The Building Act 2004 requires territorial authorities to adopt policies on earthquake-prone buildings within their districts. Tauranga City Council adopted its policy on 7 March 2006.
The Earthquake Prone Policy is directed at buildings that were built before 1976, in particular, buildings with 33% or less of the strength of buildings built to current Building Code standards.
The Policy affects all types of buildings except for those wholly or mainly used for residential purposes. Residential properties that are affected by the Policy are those that have two or more stories and contain three or more household units.
Buildings built after 1976 are unlikely to be earthquake-prone.
How is the Council prioritising earthquake-prone buildings?
Council has started by evaluating the buildings in the CBD, because it contains the highest concentration of older buildings and public occupancy.
Prioritisation is determined by:
- a building’s importance, eg whether it has a post-disaster function or has a high occupancy and
- its age and condition relative to the code to which it was built or previously strengthened
Can I buy or sell an earthquake-prone building?
Yes. The new owner will become responsible for the seismic strengthening. It is recommended that purchasers carry out independent investigations prior to purchasing a property that is likely to be earthquake-prone.
I need to find out whether a building is earthquake-prone before the Council has done an IEP. What can I do?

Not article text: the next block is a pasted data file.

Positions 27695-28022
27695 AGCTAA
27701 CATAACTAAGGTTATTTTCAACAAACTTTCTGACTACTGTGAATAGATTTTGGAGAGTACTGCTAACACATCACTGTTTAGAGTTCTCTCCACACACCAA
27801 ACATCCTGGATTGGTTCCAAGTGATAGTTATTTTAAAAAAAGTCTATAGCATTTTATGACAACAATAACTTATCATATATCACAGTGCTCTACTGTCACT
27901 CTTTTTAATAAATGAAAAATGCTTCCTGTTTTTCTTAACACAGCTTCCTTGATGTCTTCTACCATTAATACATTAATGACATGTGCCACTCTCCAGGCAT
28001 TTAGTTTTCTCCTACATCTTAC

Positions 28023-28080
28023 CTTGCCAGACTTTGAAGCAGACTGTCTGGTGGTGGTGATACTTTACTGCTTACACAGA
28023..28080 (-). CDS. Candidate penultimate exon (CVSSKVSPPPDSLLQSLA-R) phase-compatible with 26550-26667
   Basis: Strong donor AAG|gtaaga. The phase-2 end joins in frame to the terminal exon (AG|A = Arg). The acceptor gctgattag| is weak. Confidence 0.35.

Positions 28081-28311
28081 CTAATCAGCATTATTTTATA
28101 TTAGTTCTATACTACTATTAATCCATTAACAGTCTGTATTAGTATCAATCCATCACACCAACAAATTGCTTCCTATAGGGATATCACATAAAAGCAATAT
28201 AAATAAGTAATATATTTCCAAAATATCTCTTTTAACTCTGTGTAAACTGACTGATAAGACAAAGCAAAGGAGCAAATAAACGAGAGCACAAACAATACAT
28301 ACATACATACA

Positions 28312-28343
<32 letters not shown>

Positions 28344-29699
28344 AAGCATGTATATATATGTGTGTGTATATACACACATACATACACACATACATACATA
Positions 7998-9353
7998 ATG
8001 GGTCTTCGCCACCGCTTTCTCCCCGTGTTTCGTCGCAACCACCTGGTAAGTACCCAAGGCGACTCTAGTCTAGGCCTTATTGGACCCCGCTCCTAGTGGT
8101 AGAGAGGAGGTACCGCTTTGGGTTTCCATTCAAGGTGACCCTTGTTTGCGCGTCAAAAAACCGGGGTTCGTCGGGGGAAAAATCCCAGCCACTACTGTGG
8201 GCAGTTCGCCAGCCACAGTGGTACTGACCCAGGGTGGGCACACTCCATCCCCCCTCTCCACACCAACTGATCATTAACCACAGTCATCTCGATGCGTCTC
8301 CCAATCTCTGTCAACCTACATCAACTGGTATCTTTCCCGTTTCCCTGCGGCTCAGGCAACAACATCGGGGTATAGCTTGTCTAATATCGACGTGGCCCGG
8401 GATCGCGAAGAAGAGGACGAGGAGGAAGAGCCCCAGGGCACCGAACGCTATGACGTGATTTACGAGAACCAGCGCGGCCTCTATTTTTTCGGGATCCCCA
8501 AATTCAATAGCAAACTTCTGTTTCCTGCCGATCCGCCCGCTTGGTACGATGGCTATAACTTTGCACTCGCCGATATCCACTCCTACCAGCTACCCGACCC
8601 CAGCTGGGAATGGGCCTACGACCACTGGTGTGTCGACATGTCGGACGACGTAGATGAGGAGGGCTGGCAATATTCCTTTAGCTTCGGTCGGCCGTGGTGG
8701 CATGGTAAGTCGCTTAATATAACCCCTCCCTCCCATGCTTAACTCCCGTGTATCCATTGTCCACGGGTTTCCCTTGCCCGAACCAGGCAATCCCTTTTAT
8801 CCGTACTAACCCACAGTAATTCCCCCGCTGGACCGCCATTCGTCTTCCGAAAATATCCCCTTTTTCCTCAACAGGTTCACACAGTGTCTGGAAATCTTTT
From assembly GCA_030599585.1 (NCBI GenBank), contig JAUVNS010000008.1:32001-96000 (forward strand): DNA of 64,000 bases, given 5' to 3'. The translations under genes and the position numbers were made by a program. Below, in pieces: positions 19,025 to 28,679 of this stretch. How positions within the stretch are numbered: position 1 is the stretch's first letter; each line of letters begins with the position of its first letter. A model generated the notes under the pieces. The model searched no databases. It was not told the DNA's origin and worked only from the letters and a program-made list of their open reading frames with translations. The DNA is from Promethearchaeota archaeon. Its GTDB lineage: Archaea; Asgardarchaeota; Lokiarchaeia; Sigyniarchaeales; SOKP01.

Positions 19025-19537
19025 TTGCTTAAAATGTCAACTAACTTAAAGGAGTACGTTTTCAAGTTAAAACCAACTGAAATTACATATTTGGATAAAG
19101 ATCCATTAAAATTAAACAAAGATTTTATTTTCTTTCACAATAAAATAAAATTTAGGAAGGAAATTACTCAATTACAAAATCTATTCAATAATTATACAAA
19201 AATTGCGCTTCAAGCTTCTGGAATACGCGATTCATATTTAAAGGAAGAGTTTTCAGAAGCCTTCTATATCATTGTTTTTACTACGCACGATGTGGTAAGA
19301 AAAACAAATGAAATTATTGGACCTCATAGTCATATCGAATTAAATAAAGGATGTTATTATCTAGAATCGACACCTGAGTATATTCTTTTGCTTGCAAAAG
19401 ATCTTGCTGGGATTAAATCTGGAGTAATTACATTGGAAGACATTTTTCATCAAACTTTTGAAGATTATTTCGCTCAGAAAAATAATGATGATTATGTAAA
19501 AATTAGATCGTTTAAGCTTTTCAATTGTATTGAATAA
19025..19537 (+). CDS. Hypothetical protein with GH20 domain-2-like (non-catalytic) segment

You can approach an engineer to undertake an independent IEP (at your own cost). This will give you a guide as to the strength of the building. The Council maintains the right to review these findings.
I am doing alterations to an earthquake-prone building. Do I have to strengthen my building at this time?
Yes. Where Council receives a building consent application for upgrading or alteration of a building which is confirmed as being earthquake-prone, then the building will need to be strengthened to comply as nearly as is reasonably practicable with the current Building Code.
I am changing the use of my building. Does the Earthquake-Prone Building Policy affect me?
Yes. Council must be satisfied with the structural and seismic performance of a building when considering the intended change of use. If Council is not satisfied then the building will need to be strengthened to comply as nearly as is reasonably practicable with the current Building Code.
Can I dispute the classification of my building as earthquake-prone?
You can produce you own engineer’s report in order to challenge the result of an IEP. If you are unhappy with Council’s decision, you can ask the Ministry of Business, Innovation and Employment to make a final, binding determination on whether your building is earthquake-prone.
Dangerous, earthquake-prone and insanitary buildings policy
Last Reviewed: 26/04/2016